Branch 66 Army Nurse Corps: The Army Nurse Corps provides the nursing care and services essential to the mission of the Army Medical Department. Responsible for all facets of nursing relating to the planning, management, operation, control, coordination and evaluation of all nursing practices.

  • 66B Army Public Health Nurse
  • 66C Psychiatric/Behavioral Health Nurse
  • 66E Perioperative Nurse
  • 66F Nurse Anesthetist
  • 66G Obstetrics and Gyneco
  • 66H Medical-Surgical Nurse
  • 66N Generalist Nurse
  • 66P Family Nurse Practitioner
  • 66R Psychiatric/Behavioral Health Nurse Practitioner (add 1304 / 1110 - 13)
  • 66W Certified Nurse Midwife (add 1304 / 1110 - 12)

Branch 67 Medical Service Corps: From medical fields such as optometry and podiatry to laboratory sciences to behavioral sciences, the Army Medical Service Corps includes many areas of specialty.

Branch 74 Chemical, Biological, Radiological and Nuclear (CBRN): A Chemical, Biological, Radiological and Nuclear officer commands the Army branch that specifically defends against the threat of CBRN weapons and Weapons of Mass Destruction. These officers lead an extraordinary chemical unit that is completely dedicated to protecting our nation.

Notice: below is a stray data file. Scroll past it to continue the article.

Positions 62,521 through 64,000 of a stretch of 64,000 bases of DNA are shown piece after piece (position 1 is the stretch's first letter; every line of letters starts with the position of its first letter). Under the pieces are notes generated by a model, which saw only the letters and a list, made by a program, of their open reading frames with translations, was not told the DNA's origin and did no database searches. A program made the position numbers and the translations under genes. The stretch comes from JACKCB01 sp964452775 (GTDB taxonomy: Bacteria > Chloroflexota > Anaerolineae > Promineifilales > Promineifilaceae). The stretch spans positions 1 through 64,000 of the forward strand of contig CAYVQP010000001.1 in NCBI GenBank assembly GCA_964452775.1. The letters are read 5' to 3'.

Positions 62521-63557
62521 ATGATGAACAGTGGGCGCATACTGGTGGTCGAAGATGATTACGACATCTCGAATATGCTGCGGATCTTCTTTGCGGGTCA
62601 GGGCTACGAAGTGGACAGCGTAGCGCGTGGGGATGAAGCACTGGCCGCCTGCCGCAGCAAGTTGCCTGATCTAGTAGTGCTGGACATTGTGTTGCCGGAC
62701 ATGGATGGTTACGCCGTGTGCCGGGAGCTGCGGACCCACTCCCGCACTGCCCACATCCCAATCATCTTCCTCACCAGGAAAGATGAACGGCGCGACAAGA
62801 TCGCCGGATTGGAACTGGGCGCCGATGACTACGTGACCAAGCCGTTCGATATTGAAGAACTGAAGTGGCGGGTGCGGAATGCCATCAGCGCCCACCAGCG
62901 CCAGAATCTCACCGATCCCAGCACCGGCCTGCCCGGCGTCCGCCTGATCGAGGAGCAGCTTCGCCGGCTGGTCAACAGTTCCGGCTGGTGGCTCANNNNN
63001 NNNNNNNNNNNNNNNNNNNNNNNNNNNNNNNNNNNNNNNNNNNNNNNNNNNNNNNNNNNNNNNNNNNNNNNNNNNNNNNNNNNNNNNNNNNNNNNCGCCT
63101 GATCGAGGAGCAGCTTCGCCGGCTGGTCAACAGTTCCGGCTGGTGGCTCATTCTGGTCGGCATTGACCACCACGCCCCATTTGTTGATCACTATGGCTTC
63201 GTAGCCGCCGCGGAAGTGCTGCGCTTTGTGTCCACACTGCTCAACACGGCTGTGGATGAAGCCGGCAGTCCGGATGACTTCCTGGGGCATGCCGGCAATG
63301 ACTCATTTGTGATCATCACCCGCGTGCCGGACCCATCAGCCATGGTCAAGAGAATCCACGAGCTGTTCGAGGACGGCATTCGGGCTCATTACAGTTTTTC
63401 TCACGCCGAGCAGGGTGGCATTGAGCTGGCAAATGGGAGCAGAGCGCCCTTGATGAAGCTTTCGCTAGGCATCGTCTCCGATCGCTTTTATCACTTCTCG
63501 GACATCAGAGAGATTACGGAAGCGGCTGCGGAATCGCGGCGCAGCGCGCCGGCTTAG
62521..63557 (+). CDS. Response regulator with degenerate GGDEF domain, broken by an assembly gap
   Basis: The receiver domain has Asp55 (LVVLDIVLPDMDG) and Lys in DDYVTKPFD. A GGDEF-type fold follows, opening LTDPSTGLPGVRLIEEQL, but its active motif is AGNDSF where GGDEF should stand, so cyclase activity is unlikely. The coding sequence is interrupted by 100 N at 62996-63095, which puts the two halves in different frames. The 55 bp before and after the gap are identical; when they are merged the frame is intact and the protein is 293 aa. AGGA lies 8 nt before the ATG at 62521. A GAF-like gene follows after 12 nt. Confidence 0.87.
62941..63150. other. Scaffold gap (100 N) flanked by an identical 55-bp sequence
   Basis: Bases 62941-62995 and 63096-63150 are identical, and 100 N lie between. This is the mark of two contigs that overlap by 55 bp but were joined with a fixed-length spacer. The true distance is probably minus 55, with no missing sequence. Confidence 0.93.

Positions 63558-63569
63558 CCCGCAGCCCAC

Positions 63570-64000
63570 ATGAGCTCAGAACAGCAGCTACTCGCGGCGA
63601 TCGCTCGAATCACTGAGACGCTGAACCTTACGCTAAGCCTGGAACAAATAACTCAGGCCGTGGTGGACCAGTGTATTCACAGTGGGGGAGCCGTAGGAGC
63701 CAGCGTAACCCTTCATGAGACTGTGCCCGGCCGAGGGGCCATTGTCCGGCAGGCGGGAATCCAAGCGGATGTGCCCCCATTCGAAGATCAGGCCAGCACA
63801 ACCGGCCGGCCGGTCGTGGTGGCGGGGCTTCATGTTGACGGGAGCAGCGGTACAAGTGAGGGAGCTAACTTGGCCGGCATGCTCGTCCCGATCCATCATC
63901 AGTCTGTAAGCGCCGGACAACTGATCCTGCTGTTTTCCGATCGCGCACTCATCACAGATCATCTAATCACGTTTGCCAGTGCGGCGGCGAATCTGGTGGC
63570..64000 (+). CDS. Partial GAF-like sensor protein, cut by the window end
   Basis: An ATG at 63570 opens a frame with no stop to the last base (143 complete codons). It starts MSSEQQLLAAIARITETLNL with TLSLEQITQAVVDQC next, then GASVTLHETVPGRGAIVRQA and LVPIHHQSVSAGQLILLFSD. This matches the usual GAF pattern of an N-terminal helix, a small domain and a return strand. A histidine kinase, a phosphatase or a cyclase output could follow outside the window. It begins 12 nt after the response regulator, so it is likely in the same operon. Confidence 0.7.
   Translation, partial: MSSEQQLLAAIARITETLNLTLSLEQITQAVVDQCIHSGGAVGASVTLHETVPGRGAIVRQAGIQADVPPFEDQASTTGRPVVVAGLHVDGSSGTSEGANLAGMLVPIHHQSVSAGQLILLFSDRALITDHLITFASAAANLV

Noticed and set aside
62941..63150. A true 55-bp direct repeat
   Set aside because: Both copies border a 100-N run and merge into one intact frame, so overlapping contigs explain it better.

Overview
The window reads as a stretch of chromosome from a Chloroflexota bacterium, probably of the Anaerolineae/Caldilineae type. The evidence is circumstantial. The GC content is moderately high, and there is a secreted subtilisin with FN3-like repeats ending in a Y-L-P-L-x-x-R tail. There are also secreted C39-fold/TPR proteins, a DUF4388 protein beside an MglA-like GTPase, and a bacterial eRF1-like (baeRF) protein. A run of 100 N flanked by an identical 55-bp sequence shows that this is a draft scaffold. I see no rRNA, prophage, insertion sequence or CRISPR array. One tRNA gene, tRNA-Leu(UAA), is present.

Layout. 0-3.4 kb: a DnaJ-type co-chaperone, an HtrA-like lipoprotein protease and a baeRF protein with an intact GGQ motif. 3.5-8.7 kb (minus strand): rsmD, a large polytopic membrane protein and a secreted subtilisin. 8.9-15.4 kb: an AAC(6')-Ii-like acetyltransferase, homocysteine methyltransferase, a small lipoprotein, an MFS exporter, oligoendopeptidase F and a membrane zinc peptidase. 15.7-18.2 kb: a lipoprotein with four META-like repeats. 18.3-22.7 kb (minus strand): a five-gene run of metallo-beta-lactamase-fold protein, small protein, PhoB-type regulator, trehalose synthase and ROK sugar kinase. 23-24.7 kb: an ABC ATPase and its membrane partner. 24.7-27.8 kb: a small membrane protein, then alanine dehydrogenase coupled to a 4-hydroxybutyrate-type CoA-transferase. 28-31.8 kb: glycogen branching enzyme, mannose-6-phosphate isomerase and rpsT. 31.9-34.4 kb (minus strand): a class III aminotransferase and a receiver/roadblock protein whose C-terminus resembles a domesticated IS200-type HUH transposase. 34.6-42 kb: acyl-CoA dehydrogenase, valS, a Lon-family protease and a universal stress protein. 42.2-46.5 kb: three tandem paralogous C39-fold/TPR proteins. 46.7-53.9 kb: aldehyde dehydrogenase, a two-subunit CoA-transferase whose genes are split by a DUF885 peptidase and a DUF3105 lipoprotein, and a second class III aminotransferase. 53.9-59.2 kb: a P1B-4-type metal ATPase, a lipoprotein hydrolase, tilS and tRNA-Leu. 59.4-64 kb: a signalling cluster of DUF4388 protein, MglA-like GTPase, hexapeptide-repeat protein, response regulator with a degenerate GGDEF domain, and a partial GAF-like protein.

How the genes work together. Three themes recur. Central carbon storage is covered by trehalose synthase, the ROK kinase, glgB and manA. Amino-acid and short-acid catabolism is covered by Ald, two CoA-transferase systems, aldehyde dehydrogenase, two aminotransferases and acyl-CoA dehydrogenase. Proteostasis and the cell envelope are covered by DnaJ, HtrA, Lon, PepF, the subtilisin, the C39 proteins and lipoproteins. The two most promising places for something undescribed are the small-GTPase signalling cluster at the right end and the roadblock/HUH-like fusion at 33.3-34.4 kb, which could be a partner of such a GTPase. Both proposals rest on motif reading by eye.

Branch 88 Transportation Corps: The Transportation officer manages all facets of transportation related to the planning, operation, coordination and evaluation of all methods of transportation including multi-modal systems.

  • 88A Transportation, General

Branch 90 Logistics: Logistics Corps Officers are competent in planning and directing multi-functional logistical operations across the tactical, operational and strategic spectrum of logistical functions of maneuver sustainment.

  • 90A Logistics

Branch 91 Ordnance: Ordnance officers are responsible for ensuring that weapons systems, vehicles,  and equipment are ready and available—and in perfect working order—at all times. They also manage the developing, testing, fielding, handling, storage and disposal of munitions.

  • 91A Maintenance & Munitions Materiel Officer

Branch 92 Quartermaster Corps: The quartermaster officer provides supply support for Soldiers and units in field services, aerial delivery, and material and distribution management.

  • 92A Quartermaster, General